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Trump withdraws U.S. from Paris Climate Agreement

Updated June 2


Today, President Trump announced that the United States will withdraw from the Paris Climate Agreement. The pact, which is an unprecedented global strategy to fight climate change, has been signed by nearly every other country in the world. The decision comes as a major blow to environmentalists, and frankly, anyone who cares about the planet.

“We’re getting out. But we will start to negotiate and we’ll see if we can make a deal that’s fair,” Trump said in a speech from the White House Rose Garden. “And if we can, that’s great. And if we can’t, that’s fine.”

The Paris climate accord is simply the latest example of Washington entering into an agreement that disadvantages the United States, to the exclusive benefit of other countries, leaving American workers, who I love, and taxpayers to absorb the cost in terms of lost jobs, lower wages, shuttered factories and vastly diminished economic production.”

According to the Washington Post, “the decision followed an intense struggle within the administration over the fate of the agreement, with Ivanka Trump, Secretary of State Rex Tillerson and business leaders urging the president to remain in the accord.”

Over the course of his presidential campaign, Trump vowed over and over to exit the deal within the first 100 days of his presidency. While he didn’t quite hit his self-imposed deadline, he did manage to make major changes to the Environmental Protection Agency (EPA).

Newly-appointed EPA Administrator Scott Pruitt, former Attorney General of Oklahoma, has a history of challenging environmental regulations in favor of big oil and gas companies.

Together, President Trump and Pruitt have undermined former President Obama’s 2013 Climate Action Plan, criticized the Paris Agreement, and rejected scientific facts about climate change. Trump has expressed the opinion that the terms of the Paris deal forces America to make sacrifices that will hurt the economy with no tangible benefits.

Leaders recently left the G7 Summit in Italy with no confidence that President Trump supports global efforts to fight climate change. In a public statement made after the summit, G7 leaders stated, “The United States of America is in the process of reviewing its policies on climate change and on the Paris Agreement and thus is not in a position to join the consensus on these topics.”

Corporate America has urged Trump to keep the United States in the Paris Accord. 25 big businesses including Apple, Facebook, and Google signed a letter to Trump expressing that the terms of the agreement are best for America’s self-interest, both environmentally and economically. Other industry giants such as Exxon and General Electric also made efforts to convince the President to keep our commitment to the deal.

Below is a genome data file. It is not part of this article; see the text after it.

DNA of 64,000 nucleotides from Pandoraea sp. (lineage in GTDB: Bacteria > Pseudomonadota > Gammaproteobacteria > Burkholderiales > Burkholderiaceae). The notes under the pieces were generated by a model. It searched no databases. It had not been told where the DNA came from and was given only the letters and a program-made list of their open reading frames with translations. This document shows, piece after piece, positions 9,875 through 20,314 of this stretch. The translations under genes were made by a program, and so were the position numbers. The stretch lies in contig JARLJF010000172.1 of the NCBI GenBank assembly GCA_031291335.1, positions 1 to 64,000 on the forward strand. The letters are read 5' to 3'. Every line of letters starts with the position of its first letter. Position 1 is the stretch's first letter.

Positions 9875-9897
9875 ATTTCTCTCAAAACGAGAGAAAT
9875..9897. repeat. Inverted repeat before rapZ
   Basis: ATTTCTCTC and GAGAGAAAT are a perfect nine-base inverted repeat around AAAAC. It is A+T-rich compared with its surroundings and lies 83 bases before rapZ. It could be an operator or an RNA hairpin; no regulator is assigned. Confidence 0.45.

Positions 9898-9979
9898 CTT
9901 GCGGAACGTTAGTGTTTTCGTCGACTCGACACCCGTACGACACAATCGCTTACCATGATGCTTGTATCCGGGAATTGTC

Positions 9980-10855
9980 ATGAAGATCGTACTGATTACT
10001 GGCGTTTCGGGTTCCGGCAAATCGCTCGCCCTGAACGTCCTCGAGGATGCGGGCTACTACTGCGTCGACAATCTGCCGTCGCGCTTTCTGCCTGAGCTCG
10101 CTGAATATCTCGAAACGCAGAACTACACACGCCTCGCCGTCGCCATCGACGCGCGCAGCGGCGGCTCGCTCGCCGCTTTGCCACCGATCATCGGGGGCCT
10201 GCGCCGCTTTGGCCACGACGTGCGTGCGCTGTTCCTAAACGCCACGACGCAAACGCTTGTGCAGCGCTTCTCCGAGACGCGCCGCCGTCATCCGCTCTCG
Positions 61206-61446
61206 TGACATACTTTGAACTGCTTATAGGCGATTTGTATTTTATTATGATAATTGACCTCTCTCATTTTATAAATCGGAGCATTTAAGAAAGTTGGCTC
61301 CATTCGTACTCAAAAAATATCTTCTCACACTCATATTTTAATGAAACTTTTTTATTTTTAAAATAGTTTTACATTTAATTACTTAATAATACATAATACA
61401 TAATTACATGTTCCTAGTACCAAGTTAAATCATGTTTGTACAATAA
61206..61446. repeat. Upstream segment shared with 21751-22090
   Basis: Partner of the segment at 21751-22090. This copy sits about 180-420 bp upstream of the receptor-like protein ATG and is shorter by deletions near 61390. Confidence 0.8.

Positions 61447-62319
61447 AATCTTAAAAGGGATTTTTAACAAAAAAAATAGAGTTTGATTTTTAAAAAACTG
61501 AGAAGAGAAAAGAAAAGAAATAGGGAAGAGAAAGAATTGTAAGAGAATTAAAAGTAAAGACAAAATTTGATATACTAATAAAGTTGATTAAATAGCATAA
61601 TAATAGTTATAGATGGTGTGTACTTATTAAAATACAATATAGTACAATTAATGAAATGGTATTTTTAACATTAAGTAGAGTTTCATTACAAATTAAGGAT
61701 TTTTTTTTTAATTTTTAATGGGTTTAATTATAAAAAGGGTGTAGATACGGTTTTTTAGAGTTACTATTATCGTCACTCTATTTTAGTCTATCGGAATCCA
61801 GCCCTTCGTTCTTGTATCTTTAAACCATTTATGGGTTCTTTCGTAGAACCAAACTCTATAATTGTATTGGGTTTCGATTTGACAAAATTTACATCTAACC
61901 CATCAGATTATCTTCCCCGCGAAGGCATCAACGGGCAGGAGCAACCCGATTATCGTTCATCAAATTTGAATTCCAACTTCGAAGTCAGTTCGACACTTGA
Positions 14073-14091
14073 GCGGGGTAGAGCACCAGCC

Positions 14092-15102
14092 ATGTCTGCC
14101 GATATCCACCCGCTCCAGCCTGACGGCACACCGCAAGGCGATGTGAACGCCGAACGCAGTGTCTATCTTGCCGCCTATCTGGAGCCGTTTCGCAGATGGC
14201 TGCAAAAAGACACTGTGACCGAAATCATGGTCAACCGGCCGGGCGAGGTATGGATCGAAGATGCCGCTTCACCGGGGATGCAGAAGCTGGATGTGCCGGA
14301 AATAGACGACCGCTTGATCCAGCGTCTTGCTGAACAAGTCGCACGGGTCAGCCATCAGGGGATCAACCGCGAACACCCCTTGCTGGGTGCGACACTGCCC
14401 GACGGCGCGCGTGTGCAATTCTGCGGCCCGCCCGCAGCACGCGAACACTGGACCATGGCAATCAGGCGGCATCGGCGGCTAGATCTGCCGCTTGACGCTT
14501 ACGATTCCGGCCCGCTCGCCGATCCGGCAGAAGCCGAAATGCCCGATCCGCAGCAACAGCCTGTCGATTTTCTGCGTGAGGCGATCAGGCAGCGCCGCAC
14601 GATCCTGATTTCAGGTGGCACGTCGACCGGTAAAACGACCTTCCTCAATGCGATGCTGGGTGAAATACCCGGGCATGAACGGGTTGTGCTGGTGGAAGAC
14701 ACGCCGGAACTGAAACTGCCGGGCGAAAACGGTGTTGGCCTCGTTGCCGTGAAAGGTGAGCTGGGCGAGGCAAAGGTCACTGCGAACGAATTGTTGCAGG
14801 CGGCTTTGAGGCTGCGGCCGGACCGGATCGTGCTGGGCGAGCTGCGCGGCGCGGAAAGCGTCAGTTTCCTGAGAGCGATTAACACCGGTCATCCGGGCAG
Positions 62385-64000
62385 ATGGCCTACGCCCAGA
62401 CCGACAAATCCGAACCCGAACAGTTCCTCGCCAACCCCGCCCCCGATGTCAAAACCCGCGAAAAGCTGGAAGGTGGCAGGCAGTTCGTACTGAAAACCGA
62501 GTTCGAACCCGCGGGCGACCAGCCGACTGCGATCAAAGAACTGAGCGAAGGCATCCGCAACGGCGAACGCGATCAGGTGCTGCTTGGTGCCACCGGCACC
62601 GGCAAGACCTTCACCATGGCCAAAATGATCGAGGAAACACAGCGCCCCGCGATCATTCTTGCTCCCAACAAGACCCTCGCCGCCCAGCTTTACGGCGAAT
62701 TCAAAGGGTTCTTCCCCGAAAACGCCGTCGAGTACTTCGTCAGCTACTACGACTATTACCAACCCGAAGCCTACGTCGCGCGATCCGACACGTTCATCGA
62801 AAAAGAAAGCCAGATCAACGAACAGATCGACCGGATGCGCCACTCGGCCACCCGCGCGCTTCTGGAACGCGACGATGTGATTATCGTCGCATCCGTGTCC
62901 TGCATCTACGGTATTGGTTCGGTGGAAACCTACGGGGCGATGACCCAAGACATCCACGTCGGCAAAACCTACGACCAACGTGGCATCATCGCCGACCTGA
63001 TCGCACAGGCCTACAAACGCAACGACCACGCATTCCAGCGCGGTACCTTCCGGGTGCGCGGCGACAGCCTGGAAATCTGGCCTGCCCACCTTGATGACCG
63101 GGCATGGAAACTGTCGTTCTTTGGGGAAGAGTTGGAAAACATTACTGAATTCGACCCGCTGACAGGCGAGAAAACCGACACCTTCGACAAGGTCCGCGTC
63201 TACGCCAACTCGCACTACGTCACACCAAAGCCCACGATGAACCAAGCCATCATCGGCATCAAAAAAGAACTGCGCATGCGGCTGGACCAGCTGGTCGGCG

“Energy needs are a function of population and living standards,” Exxon CEO Darren Woods stated in Dallas Wednesday. “When it comes to policy, the goal should be to reduce emissions at the lowest cost to society,” said Woods.

According to the Washington Post, Woods wrote Trump a letter dated May 9th in what has been called “a last-ditch personal plea” to keep our end of the deal. Woods said this is critical in order for the United States to remain “at the negotiating table to ensure a level playing field” on energy sources.

While awaiting today’s much-anticipated decision, European Union leaders teamed up with China and vowed to move forward with their commitment to the Paris Agreement. The position of these countries to follow through with the terms of the deal were drafted in a joint statement that will be released Friday, regardless of the President’s decision.

Trump’s decision to retract America’s willingness to participate in this historical effort to curb climate change will not be easily forgotten by the other great powers of the world.  Americans will now be faced with the uncertainty of when and how climate change will be dealt with here in the United States.

By Chrissy Sexton, Staff Writer

Source: Washington Post

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